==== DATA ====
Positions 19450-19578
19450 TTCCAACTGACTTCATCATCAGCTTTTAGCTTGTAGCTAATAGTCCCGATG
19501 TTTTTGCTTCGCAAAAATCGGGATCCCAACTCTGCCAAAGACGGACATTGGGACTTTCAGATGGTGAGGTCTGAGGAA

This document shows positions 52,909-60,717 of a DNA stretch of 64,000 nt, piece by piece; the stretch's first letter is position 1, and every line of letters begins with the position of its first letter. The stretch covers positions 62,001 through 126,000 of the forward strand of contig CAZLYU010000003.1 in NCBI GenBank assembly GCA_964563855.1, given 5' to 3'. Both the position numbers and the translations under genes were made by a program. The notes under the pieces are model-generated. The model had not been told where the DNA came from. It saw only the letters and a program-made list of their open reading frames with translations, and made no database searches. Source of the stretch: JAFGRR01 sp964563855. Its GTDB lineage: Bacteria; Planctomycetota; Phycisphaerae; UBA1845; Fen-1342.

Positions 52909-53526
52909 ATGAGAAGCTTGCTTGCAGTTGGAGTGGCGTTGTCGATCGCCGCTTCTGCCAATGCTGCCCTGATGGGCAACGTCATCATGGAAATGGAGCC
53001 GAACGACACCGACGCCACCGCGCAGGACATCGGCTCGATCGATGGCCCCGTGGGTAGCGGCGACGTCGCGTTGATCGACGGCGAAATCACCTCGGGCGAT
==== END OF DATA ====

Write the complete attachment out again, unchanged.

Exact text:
Positions 19450-19578
19450 TTCCAACTGACTTCATCATCAGCTTTTAGCTTGTAGCTAATAGTCCCGATG
19501 TTTTTGCTTCGCAAAAATCGGGATCCCAACTCTGCCAAAGACGGACATTGGGACTTTCAGATGGTGAGGTCTGAGGAA

This document shows positions 52,909-60,717 of a DNA stretch of 64,000 nt, piece by piece; the stretch's first letter is position 1, and every line of letters begins with the position of its first letter. The stretch covers positions 62,001 through 126,000 of the forward strand of contig CAZLYU010000003.1 in NCBI GenBank assembly GCA_964563855.1, given 5' to 3'. Both the position numbers and the translations under genes were made by a program. The notes under the pieces are model-generated. The model had not been told where the DNA came from. It saw only the letters and a program-made list of their open reading frames with translations, and made no database searches. Source of the stretch: JAFGRR01 sp964563855. Its GTDB lineage: Bacteria; Planctomycetota; Phycisphaerae; UBA1845; Fen-1342.

Positions 52909-53526
52909 ATGAGAAGCTTGCTTGCAGTTGGAGTGGCGTTGTCGATCGCCGCTTCTGCCAATGCTGCCCTGATGGGCAACGTCATCATGGAAATGGAGCC
53001 GAACGACACCGACGCCACCGCGCAGGACATCGGCTCGATCGATGGCCCCGTGGGTAGCGGCGACGTCGCGTTGATCGACGGCGAAATCACCTCGGGCGAT